819 호, 발행일 : 2014 년 3 월 26 일 (수)
Many young adults feel they are good students because they make good grades, or they do not disrupt their class, or simply because they show up to class. But what is a student? By definition a student is a person formally engaged in learning, especially one enrolled in a school or college. A second definition for student is any person who studies, investigates, or examines thoughtfully. So in a sense we are all students every day of our lives. However, some just so happen to be better at it than others.
An unknown author once said “One must be a student before one can be a teacher.” As a teacher working at a university, I find this quote to be very truthful. In my daily life I find the challenge of always having to examine my students. I have to study my students to learn how I should structure my class on a regular basis. Without question, I know I am a good student. At the end of the day I know that I tried my best to learn the likes and dislikes of my students, and then I apply what I have learned to my next lesson. Can the same thing be said about you?
Are you the student that comes to class and sits in the far back corner hoping to never be seen? Are you the kind of student that in a group situation you let everyone else do the project while you play on your smart phone? Or worst, are you the kind of student that when the teacher asks you a question you refuse to respond? Not because you don’t know what to say but because you just don’t feel like responding. If you can answer “Yes” to any of the previous questions; well, I hate to tell you but those are clear signs that you are a bad student. Sitting in the back is a clear sign to the teacher that you don’t want to participate. Playing on your phone during a group project just makes you a slacker (someone who lets others do your work for you). Refusing to answer any question asked by a teacher is just being disrespectful. However, don’t worry there is hope for any and all students that answered, “Yes”.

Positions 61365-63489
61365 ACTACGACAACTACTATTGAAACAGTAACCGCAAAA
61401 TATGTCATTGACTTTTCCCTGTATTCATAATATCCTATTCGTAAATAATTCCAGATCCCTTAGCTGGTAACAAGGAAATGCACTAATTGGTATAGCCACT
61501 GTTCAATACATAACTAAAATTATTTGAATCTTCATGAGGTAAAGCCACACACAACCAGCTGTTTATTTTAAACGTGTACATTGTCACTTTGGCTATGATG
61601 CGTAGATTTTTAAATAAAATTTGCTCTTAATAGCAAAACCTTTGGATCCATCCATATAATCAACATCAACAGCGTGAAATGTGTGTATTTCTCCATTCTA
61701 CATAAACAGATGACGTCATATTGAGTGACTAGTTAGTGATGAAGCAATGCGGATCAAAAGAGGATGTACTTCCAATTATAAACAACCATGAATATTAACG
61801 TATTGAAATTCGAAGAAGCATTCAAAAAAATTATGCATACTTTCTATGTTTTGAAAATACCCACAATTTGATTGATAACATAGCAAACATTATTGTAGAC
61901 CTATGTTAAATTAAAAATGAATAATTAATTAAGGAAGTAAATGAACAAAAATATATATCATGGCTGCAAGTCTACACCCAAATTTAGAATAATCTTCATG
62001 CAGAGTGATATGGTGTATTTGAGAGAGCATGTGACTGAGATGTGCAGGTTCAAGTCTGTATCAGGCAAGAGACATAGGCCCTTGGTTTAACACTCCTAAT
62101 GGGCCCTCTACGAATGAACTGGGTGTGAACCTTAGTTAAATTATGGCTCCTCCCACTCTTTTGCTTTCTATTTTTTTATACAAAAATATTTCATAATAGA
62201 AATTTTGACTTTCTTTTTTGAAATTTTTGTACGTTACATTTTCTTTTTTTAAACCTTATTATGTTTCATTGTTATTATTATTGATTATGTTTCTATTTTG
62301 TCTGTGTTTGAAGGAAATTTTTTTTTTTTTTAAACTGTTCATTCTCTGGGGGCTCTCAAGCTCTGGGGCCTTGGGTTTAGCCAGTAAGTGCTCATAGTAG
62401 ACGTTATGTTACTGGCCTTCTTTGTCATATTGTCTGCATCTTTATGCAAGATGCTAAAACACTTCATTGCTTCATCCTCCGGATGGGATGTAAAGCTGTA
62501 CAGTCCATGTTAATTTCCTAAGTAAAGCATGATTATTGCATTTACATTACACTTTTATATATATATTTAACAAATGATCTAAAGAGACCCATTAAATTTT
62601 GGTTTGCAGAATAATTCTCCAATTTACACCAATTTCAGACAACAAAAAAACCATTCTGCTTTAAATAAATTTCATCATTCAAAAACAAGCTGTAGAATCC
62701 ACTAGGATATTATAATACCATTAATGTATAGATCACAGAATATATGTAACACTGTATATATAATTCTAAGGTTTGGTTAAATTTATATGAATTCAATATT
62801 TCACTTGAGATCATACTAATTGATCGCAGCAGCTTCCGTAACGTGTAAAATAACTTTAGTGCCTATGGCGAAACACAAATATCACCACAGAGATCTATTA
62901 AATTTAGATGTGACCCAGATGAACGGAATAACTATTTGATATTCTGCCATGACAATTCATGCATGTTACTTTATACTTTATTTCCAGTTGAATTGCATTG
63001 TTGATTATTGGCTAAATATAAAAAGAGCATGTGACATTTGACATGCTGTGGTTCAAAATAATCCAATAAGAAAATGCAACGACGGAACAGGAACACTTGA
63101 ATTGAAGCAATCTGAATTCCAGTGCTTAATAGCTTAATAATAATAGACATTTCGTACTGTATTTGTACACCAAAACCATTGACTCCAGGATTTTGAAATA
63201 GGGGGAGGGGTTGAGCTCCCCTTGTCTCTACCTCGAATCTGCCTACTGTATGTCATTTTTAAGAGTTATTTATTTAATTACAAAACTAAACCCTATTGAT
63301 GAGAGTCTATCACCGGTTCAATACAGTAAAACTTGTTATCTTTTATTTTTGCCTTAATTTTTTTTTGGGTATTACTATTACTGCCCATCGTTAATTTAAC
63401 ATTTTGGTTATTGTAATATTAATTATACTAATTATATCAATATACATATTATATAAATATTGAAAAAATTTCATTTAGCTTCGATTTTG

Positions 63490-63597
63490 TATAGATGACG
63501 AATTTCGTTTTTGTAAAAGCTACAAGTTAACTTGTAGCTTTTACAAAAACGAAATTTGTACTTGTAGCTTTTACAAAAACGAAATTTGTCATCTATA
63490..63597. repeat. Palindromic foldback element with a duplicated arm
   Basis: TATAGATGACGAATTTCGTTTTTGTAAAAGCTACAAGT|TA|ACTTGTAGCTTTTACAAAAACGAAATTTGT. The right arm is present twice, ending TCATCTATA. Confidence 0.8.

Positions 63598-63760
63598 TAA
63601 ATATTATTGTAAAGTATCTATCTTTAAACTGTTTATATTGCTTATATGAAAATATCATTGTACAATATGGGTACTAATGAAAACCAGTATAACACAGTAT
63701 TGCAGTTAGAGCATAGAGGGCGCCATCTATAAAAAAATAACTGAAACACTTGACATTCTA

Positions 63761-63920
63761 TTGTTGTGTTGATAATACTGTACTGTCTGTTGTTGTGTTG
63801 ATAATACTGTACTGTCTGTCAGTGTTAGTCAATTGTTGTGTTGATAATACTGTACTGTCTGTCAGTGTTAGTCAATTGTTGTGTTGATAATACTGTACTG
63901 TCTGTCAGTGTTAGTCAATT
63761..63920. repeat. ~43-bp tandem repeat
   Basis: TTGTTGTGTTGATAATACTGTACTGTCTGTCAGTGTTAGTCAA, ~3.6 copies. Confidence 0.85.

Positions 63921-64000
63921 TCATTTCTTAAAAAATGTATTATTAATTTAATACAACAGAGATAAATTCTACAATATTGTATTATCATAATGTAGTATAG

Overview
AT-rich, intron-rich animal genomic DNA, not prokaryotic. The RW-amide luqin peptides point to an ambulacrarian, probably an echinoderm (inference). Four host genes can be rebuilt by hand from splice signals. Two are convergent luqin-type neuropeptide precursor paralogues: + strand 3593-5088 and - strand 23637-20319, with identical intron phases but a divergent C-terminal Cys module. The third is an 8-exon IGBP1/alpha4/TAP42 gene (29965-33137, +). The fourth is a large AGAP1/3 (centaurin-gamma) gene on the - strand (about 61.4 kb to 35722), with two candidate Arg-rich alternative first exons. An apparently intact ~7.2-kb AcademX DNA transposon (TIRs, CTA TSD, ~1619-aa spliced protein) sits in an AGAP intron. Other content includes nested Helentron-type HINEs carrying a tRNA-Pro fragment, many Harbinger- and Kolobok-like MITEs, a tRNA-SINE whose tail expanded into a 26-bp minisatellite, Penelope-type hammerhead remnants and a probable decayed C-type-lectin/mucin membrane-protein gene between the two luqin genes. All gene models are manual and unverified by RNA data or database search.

It’s not too late to turn things around and become a better student. Just think about these simple things. First, sit as close as you can to the front (your teacher will not eat you), and sit with a person you can talk to if you’re taking a conversation class. Second, help out! Other students will easily get annoyed with you if you don’t pull your weight in class, so put the cell phone away. Third, no matter how easy or hard the response will be, if your teacher asks you a question you should respond with words, not just a head shake. If you don’t know the answer, then just say so. There is no shame in not knowing, or else why are you in school if you already know everything?
I want to challenge every student to evaluate his or her student behavior. If you can find flaws in your behavior, then my challenge to you is to find a way to change them for the better. Remember you are going to be some kind of student for the rest of your life; you might as well try to be the best student you can be. And being a good student also means you are a good person. Strive to be a good person!
By Brandy Waters
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